-case scenario look like? What if all the people saying "you'll get your life back" were right? What could that look like? It took a while for me to permission myself to go there, and I won't say that made my fear disappear completely, but it did help enough that I was able to see a path to health after surgery. I imagined all the things I haven't gotten a chance to do yet that I really want to do (like learn to surf). That work allowed me to create a little bridge over the swirling terror whirlpools that were still there, but which I was now able to pay slightly less attention to. It wasn't easy creating that bridge. It took work and I had to tell the Protectors in my brain to please be quiet quite a few times. But it helped get me into that surgery prep room five days ago.
Once the anesthesiologist did an initial evaluation and saw how anxious I was, he started me on an oral anti-anxiety drug, and I was able to voice my fears both to him and to my surgeon. They both reassured me, and since I had decided a few months ago to trust my surgeon, because I picked him after doing a ton of research and meeting several different surgeons, I decided to believe them. Then I was out. When I woke up and settled into my hospital bed, I was hit with the most unexpected feeling of relief - the surgery was done and I was...ok. I really was ok. Maybe it sounds trite, but I didn't realize until that moment how unbelievably freeing it was to wake up and have the surgery be over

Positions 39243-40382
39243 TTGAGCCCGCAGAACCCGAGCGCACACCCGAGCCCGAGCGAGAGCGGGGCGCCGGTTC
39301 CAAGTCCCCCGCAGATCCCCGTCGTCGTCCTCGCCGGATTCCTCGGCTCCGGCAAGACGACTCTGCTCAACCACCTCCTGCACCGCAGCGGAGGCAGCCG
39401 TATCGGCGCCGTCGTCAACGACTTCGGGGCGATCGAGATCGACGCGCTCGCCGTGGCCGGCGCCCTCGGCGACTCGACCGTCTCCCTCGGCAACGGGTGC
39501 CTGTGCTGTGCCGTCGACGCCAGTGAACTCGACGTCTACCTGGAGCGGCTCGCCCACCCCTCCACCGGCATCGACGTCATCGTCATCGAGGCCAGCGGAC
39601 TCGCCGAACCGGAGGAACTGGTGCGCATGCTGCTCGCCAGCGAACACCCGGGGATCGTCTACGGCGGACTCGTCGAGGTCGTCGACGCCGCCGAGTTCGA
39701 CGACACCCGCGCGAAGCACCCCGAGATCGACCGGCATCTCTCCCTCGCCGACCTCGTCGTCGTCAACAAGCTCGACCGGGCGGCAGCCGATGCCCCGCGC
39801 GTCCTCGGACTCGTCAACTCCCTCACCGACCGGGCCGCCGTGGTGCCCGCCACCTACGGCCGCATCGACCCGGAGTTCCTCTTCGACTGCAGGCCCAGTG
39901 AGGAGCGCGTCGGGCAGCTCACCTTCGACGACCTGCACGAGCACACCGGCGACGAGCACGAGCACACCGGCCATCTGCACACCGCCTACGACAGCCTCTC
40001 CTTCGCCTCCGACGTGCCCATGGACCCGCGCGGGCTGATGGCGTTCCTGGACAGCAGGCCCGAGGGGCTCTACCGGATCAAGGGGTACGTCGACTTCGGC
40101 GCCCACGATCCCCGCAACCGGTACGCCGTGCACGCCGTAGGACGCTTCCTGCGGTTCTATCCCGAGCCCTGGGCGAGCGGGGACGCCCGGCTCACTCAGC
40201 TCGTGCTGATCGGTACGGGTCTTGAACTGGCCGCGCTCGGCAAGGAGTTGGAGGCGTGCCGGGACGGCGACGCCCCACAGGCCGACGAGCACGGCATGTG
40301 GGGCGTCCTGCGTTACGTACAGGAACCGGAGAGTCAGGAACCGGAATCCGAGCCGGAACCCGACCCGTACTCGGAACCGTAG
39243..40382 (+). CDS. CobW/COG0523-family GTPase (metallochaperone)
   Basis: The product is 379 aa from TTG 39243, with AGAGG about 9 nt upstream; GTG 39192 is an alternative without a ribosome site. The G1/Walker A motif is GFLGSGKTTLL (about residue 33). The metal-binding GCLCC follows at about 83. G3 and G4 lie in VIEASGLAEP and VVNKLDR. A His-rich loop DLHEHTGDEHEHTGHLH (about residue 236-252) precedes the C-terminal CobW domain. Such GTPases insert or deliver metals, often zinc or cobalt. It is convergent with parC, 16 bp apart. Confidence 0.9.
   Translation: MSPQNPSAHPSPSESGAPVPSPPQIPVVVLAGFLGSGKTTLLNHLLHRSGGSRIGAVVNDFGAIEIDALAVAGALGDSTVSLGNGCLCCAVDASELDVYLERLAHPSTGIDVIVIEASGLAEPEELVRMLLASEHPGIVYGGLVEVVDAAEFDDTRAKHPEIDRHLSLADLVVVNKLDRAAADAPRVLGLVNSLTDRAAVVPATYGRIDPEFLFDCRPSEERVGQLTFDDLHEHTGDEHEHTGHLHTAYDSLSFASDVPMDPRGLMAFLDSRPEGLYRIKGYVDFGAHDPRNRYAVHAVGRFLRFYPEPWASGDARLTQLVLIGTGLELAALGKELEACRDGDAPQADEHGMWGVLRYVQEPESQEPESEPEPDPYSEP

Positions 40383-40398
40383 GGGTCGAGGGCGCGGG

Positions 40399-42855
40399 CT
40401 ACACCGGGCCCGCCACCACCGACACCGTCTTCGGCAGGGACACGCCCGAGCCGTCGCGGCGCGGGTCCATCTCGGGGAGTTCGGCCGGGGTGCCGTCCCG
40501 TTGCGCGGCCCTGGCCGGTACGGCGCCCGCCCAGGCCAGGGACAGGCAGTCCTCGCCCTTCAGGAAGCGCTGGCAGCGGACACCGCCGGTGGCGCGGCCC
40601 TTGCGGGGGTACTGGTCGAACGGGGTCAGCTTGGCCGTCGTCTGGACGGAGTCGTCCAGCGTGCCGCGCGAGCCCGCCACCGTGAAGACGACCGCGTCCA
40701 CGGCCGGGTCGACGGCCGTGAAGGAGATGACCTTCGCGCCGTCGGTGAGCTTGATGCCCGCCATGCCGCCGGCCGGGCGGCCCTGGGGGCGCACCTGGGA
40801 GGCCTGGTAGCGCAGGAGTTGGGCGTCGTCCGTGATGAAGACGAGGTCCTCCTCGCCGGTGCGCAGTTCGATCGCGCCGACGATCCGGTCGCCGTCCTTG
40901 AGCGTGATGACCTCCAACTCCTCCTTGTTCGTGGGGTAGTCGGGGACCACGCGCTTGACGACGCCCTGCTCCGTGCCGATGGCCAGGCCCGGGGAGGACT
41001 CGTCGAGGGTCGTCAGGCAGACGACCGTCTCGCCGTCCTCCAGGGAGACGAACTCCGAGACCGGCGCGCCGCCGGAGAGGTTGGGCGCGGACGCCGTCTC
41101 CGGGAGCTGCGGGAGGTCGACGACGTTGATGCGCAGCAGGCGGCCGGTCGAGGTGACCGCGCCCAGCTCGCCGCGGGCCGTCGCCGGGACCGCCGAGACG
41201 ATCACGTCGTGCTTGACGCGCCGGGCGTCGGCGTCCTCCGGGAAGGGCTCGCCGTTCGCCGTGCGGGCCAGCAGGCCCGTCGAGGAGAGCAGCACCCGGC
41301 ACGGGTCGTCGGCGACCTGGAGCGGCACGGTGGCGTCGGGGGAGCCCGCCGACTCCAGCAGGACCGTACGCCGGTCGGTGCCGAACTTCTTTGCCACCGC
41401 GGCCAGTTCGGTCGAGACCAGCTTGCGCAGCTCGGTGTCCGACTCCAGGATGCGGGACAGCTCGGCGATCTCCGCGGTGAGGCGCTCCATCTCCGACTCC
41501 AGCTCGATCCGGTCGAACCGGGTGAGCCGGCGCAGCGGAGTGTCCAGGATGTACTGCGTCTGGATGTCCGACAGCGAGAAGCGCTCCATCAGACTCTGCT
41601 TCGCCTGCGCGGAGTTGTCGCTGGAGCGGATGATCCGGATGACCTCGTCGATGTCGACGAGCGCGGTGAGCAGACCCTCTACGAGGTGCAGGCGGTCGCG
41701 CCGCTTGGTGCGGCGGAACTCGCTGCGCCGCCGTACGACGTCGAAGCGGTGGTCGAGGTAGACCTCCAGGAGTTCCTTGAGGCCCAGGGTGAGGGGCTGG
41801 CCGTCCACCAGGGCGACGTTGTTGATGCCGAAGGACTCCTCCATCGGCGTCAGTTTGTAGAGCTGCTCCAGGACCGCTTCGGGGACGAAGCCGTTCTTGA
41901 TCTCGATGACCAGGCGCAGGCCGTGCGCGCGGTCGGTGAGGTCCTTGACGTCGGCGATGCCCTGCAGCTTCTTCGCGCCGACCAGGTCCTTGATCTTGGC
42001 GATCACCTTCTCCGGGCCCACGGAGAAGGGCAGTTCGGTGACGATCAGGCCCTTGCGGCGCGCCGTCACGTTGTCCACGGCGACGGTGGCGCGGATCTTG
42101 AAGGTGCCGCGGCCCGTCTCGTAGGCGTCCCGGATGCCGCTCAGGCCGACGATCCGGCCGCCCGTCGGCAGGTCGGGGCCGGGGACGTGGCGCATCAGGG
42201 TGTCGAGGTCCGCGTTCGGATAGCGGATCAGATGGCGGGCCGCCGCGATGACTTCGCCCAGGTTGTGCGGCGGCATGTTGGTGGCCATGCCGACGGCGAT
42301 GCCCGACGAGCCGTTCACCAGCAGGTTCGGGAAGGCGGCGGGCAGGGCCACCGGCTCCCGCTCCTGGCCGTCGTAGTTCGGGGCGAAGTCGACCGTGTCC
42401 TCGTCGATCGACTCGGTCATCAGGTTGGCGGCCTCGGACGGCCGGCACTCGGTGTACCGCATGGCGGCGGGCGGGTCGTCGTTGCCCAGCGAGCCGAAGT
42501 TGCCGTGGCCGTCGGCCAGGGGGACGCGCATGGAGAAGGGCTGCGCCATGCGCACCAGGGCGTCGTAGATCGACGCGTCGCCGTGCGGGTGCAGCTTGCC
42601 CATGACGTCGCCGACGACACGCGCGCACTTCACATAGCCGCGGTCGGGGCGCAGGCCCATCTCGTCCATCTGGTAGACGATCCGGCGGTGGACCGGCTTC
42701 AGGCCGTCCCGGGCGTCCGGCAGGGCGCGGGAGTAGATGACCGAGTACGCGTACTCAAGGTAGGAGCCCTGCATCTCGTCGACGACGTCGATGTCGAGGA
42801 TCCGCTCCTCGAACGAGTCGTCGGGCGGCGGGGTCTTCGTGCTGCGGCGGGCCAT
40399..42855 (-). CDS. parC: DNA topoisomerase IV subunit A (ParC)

I'm now on Day 5 of post surgery healing, and there are no drains (never were any) and no IV (that was unpleasant but tolerable with pain meds), and I'm healing. No wheelchair. I don't really need a walker, either. I have some pain and some swelling but it changes every day and I can tell I'm healing. It's been incredibly helpful for my mental health, which I would not have believed before the surgery.
There is an element of giving up control in order to submit to surgery that can feel terrifying. I had to get to a state of intolerable pain in order to "let go and let God", as some people say. (Some surgeons like to think of themselves as Gods, so this sort of works even if you're a happy atheist, lol.) If you are a person who is comfortably in control of their life, but now there's this wildcard that you can't control, that cognitive dissonance can be incredibly frightening. I wanted to share my process of getting into the OR, and I hope to give you some clarity that you actually have agency even in deciding to go through with the surgery. You've outlined some choices you see for yourself if you decide to cancel the surgery - sell your sportscar and get a wheelchair, etc. You can also choose your surgeon and your surgical approach and your date, and even decide what to focus your mind on when you're making all those choices. (Definitely try to tell your brain to drop the leg drain because I don't know of a single hip replacement patient who has had to have one.)
Like others have mentioned, you can also choose to postpone. I hope to give you an example of what a process of choosing to keep the date could look like. I hope this is helpful.
Take good care of yourself, and please let us know how the journey is going for you. This community has been incredibly helpful for me, and trust, dumping your anxiety into words here is exactly what the space is for.
Have a happy Tuesday.